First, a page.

A first-in-human trial with promising MERS coronavirus vaccine

A first-in-human trial with promising MERS coronavirus vaccine

Download PDF Copy Reviewed by Emily Henderson, B.Sc. Apr 22 2020 Over the past 20 years, coronaviruses have been responsible for large outbreaks, resulting in severe respiratory illness and a number of deaths. These include the SARS coronavirus outbreak in 2002, the MERS coronavirus outbreak in 2012 and the SARS-CoV-2 outbreak which is currently rapidly spreading worldwide. Scientists at the University Medical Center Hamburg-Eppendorf (UKE) and the German Center for Infection Research (DZIF) have now conducted a first-in-human trial with a vaccine against “MERS” (Middle East Respiratory Syndrome). The MVA-MERS-S vaccine was tolerated well and triggered the development of antibodies and T cell immunity. The results of this vaccine trial are also important and promising with regard to the development of a vaccine against SARS-CoV-2, the new coronavirus. The development of the MERS vaccine provides a basis upon which we at the DZIF can rapidly develop a vaccine against the new coronavirus." Prof. Marylyn Addo, Head of the Division of Infectious Diseases at the UKE and scientist at the DZIF The MERS coronavirus, identified for the first time in 2012, is listed on the World Health Organisation´s Blueprint list for pathogens that are considered a particular threat to public health. The virus is transmitted from dromedary camels to humans and is also transmissible between humans. Infections with the virus cause respiratory illness with a mortality of up to 35 percent. Worldwide, close to 2,500 cases of MERS have been detected in 27 countries with the highest numbers being in Saudi Arabia. To date, neither an effective vaccine against the MERS coronavirus nor a specific drug exist. The vaccine candidate MVA-MERS-S "In 2014, together with DZIF partners, we started to develop a vaccine against the MERS coronavirus in preparation for larger outbreaks of the virus in the future," Addo explains. The vaccine is based on an attenuated virus (MVA: modified vaccinia virus Ankara), which had previously been used in a smallpox eradication vaccination campaign and has now been altered to contain protein components from the MERS coronavirus. This recombinant, so-called vector-based vaccine, scientifically termed MVA-MERS-S for short, is to boost immunity against MERS coronaviruses. Prof. Gerd Sutter from Ludwig-Maximilians University of Munich developed this vaccine in collaboration with Philipps University of Marburg and the Erasmus Medical Center Rotterdam. The MVA vector now serves as a basis for developing a vaccine against SARS-CoV-2, the new coronavirus. The vaccine trial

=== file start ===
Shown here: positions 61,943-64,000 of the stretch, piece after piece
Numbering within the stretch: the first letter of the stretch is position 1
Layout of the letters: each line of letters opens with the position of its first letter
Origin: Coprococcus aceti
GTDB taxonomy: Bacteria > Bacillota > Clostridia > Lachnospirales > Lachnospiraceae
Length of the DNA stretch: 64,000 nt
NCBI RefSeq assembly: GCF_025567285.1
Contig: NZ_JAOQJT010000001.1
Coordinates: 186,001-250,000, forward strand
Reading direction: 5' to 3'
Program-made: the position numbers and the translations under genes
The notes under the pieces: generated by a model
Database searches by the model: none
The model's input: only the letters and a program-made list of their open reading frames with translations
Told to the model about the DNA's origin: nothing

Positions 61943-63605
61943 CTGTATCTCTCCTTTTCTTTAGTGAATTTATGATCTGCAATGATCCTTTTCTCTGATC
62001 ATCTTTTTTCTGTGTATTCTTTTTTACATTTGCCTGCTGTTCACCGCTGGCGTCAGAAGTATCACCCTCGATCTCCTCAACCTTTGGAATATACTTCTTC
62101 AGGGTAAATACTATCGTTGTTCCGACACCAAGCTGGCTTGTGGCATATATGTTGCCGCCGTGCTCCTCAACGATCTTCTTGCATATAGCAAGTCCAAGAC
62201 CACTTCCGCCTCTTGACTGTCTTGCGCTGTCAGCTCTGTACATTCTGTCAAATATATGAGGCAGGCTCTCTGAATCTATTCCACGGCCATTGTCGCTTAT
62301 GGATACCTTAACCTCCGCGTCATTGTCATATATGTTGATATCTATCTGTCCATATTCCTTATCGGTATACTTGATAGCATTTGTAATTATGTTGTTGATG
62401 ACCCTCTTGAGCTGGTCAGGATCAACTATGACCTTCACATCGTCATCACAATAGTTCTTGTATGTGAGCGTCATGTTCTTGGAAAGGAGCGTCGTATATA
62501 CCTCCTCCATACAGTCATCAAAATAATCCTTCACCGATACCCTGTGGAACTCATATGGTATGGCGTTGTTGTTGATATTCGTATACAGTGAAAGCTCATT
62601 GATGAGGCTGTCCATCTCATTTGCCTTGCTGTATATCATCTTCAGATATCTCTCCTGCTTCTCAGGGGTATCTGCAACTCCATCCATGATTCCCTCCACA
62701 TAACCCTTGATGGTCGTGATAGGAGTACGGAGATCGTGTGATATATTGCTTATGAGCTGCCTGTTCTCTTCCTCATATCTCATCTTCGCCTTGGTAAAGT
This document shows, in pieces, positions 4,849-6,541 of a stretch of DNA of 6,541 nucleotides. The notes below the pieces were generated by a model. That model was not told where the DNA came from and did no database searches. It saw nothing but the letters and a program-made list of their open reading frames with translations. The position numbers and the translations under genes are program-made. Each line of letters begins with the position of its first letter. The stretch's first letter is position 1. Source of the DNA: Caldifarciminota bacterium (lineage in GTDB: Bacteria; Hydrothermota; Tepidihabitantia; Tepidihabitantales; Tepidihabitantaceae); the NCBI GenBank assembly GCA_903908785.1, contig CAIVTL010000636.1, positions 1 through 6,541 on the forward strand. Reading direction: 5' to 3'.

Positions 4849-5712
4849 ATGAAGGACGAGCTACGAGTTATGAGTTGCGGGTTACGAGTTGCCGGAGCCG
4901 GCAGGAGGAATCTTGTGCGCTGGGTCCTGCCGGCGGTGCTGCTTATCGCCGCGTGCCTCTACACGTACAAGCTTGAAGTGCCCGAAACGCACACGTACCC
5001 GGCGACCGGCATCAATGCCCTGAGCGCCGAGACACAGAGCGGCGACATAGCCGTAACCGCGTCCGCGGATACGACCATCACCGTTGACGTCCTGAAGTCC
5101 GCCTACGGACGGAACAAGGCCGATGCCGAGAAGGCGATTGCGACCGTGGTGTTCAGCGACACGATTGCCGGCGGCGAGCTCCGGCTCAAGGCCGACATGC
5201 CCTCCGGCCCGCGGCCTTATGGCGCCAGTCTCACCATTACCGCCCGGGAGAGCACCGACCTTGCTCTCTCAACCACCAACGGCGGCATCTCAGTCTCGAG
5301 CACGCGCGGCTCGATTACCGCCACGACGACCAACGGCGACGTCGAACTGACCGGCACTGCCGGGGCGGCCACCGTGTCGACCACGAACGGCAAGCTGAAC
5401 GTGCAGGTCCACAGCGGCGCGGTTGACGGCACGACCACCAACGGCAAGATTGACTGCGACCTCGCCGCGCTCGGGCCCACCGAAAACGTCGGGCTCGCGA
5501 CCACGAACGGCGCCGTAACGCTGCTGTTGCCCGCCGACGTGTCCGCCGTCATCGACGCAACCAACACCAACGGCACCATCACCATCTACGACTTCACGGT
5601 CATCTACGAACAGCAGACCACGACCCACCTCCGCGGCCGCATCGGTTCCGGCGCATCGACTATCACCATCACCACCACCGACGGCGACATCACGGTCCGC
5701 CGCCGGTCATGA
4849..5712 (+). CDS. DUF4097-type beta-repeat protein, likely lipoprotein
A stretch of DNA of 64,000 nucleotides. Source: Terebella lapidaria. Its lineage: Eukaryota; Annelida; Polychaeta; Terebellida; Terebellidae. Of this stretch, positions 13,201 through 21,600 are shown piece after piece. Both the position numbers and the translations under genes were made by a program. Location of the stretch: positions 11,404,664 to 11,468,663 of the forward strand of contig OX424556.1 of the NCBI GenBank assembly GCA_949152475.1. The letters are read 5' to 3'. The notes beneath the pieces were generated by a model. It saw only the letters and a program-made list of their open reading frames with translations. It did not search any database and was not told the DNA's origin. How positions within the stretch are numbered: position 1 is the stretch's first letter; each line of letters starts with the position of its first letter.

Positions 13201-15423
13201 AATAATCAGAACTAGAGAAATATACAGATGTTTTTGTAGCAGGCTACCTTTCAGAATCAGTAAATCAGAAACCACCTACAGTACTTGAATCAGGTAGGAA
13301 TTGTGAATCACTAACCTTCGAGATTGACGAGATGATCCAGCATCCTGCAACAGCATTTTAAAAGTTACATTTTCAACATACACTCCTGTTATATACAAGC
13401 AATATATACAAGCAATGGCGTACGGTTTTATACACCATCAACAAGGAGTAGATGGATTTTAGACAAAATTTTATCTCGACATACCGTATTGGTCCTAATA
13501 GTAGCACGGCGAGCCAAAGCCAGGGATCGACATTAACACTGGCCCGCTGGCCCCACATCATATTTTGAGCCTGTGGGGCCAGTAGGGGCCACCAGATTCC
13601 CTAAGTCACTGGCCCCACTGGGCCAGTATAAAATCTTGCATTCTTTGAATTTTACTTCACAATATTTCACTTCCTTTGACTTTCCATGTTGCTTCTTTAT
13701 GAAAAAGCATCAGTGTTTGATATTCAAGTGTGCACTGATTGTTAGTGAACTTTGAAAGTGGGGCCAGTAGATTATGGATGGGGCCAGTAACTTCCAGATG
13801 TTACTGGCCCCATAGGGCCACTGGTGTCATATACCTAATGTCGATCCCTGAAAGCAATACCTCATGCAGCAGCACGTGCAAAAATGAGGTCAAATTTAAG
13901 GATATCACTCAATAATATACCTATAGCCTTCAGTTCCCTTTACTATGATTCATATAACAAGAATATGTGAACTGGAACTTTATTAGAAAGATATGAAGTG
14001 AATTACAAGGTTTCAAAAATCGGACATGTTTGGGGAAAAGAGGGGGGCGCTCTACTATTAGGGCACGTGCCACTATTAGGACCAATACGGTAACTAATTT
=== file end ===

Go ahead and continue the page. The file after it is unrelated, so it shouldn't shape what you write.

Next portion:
Also in Industry News

How to decide whether or not to start treatment for prostate cancer?
How to decide whether or not to start treatment for prostate cancer?

0 Comments

How to decide whether or not to start treatment for prostate cancer?

Read More

Analysis of the SARS-CoV-2 proteome via visual tools
Analysis of the SARS-CoV-2 proteome via visual tools

0 Comments

Analysis of the SARS-CoV-2 proteome via visual tools

Read More

$65m investment increases British Patient Capital’s exposure to life sciences and health technology
$65m investment increases British Patient Capital’s exposure to life sciences and health technology

0 Comments

$65m investment increases British Patient Capital’s exposure to life sciences and health technology

Read More